For not being a whore.


Saturday night.  9:00.

            Like an angry infant, a phone shrilly demands to be answered.

            She answers.

            “Hello,” she says.

            “Hey,” a male voice somewhere else says.


            “Hey, babe, where you at?”


            “But you’re in the town, right?”

            “I guess.  Do I know you?”

            “So, sweetheart – you ready to do this thing?”

            “Do what?”

            “You know what.”

            “Who is this?”

            “You know who this is.”

            “I do?”

            “You do.”

            “I do.”



            Saturday night.  10:00.

            Like an angry infant, a phone shrilly demands to be answered.

            She answers.

            “Yes?” she says.

            “Did you do it?  Is it done?” a male voice somewhere else asks.

            “Is what done?”

            “You know what.”

            “I do?”

            “You do.”

            “I do.”

            “Is it done?”

            “It is.”


20 Of My Favorite Novels

If you really want to totally lose my respect and interest, tell me that you never read.  Several people — not just men — have bragged to me about the fact that they’ve never opened a book.  They’ve never been in a book store.  What amazes me is that 1) they’re proud of this and 2) they can’t understand why I’m never impressed by their ignorance.  What they fail to take into account is that I’ve been a reader my entire life.  I’m happiest when I’m in a used book store.  I’m not sure how they could fail to take that into account.  It probably has something to do with the whole ignorance thing.

For a while now, I’ve been meaning to make a list of my 2o favorite books.  However, I’ve found it very difficult to narrow it down to just 20.  On top of that, my all-time favorite book changes from day-to-day depending on my mood.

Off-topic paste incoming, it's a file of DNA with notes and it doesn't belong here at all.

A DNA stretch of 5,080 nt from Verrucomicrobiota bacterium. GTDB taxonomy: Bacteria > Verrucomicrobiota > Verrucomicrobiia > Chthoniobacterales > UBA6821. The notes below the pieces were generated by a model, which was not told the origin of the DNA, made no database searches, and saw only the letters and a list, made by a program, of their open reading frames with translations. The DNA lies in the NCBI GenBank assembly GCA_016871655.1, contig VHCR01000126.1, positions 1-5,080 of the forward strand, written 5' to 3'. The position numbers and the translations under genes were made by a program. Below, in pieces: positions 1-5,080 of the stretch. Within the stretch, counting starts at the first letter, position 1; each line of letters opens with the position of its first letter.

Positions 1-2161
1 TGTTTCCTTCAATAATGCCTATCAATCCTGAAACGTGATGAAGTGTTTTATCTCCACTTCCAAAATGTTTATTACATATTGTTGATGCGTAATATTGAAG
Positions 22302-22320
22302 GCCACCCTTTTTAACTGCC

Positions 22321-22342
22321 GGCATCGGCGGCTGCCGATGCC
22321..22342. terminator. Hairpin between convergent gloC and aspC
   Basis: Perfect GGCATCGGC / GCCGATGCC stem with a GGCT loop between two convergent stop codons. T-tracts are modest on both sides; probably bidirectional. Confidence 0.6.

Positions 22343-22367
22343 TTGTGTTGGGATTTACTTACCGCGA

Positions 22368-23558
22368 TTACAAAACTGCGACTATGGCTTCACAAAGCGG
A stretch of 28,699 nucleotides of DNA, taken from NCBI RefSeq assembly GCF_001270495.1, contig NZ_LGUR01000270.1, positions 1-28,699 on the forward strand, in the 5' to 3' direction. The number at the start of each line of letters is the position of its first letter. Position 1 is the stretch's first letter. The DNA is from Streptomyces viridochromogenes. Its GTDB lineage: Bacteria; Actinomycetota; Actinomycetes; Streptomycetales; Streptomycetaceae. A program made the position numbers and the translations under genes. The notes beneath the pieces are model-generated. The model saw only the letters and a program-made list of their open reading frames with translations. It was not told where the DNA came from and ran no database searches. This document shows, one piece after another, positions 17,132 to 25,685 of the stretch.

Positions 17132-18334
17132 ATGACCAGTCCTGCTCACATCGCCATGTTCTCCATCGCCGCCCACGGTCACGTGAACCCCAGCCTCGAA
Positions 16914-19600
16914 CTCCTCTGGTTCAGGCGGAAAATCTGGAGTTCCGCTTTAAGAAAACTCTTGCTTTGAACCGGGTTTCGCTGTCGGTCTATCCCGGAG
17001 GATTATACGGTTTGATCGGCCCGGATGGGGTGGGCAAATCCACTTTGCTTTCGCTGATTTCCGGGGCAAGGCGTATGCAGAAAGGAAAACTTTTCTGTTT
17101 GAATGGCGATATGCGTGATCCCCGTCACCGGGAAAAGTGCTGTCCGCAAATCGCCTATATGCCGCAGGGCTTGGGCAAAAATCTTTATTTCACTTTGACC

So, don’t think of the list below as being of my 20 favorite books of all time.

Instead, think of it as being a list of my 20 favorite books that just happened to pop into my head at this particular moment.

1) The Millenium Trilogy (The Girl With The Dragon Tattoo, The Girl Who Played With Fire, and The Girl Who Kicked The Hornet’s Nest) by Stieg Larrson

2) The Lord of the Rings Trilogy (Fellowship of the Ring, The Two Towers, and The Return of the King) by J.R.R. Tolkien

3) The Crying of Lot 49 by Thomas Pynchon

4) The Age of Innocence by Edith Wharton

5) The Awakening by Kate Chopin

6) The Unbearable Lightness of Being by Milan Kundera

7) Double Indemnity by James Cain

8 ) To Kill A Mockingbird by Harper Lee

9) Blonde by Joyce Carol Oates

10) Story of O by Pauline Reage

11) Lolita by Vladimer Nabakov

12) Madame Bovary by Gustave Flaubert

13) The Stranger by Albert Camus

14) The Devil Wears Prada by Lauren Weisberger

15) The Illuminatus Trilogy by Robert Anton Wilson and Robert Shea

16) A Scanner Darkly by Philip K. Dick

17) The Great Gatsby by F. Scott Fitzgerald

18) The Women’s Room by Marilyn French

19) The Exorcist by William Peter Blatty

20) The American Tabloid Trilogy (American Tabloid, The Cold 6,000, and Blood’s a Rover) by James Ellroy